The word "overdose" implies that there is a common safe dosage and usage for the medication. Drug overdose is the result of intentional or unintentional misuse of medication.
An opioid overdose is toxicity due to excessive opioids.
Risk factors for opioid overdose include: opioid dependence; injecting opioids; using high doses of opioids; and use together with alcohol, benzodiazepines, or cocaine.
Opioid overdose symptoms and signs can be referred to as the "opioid overdose triad": decreased level of consciousness, pinpoint pupils, and respiratory depression. Other symptoms include slow heart rate and pulse.
How to reduce the risk of overdose
• Prevent the patient from using the medication while alone; try to have them use it in the presence of a caregiver.
• Rotate the presence of caregivers so that someone can respond if needed.
• When using a new medication, try a small amount first.
• Avoid the use of more than one medication at a time (stacking medications increases risk of overdoses and contributes to more severe overdoses).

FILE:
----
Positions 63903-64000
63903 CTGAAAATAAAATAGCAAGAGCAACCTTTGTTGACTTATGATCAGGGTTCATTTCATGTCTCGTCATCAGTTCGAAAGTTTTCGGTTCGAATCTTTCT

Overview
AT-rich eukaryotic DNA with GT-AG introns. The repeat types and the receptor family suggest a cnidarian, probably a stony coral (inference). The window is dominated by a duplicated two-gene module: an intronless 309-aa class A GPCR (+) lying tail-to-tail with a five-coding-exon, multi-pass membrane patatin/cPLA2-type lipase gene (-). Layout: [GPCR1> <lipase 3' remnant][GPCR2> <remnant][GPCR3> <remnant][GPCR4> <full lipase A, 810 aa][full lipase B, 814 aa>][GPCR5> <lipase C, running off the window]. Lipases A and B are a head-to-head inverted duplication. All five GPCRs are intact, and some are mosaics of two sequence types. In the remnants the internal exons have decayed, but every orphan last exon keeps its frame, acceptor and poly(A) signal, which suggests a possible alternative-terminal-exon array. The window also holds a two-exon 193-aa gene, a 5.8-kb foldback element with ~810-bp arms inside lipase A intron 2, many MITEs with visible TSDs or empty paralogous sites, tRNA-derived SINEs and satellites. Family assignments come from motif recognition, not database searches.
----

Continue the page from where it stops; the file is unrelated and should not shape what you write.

• Carry and use naloxone; have an overdose response plan.
• Be close or available to help.
Check for 1 or more of these signs of an overdose
1. Lips and nails are blue or grey.
2. Breathing is stopped or slower than once every 5 seconds.
3. Strange snoring sounds or coughing, gurgling, or choking sounds.
4. Cannot be woken up after you call their name or nudge their foot.
If an overdose is suspected, CALL AN EMERGENCY MEDICAL SERVICE.
See reference for more information.
Adapted from Overdose Prevention Services. Mental health & substance use services. Island Health. Internet. Available at https://www.islandhealth.ca/our-services/mental-health-substance-use-services/overdose-prevention-services. Accessed on April 2, 2020.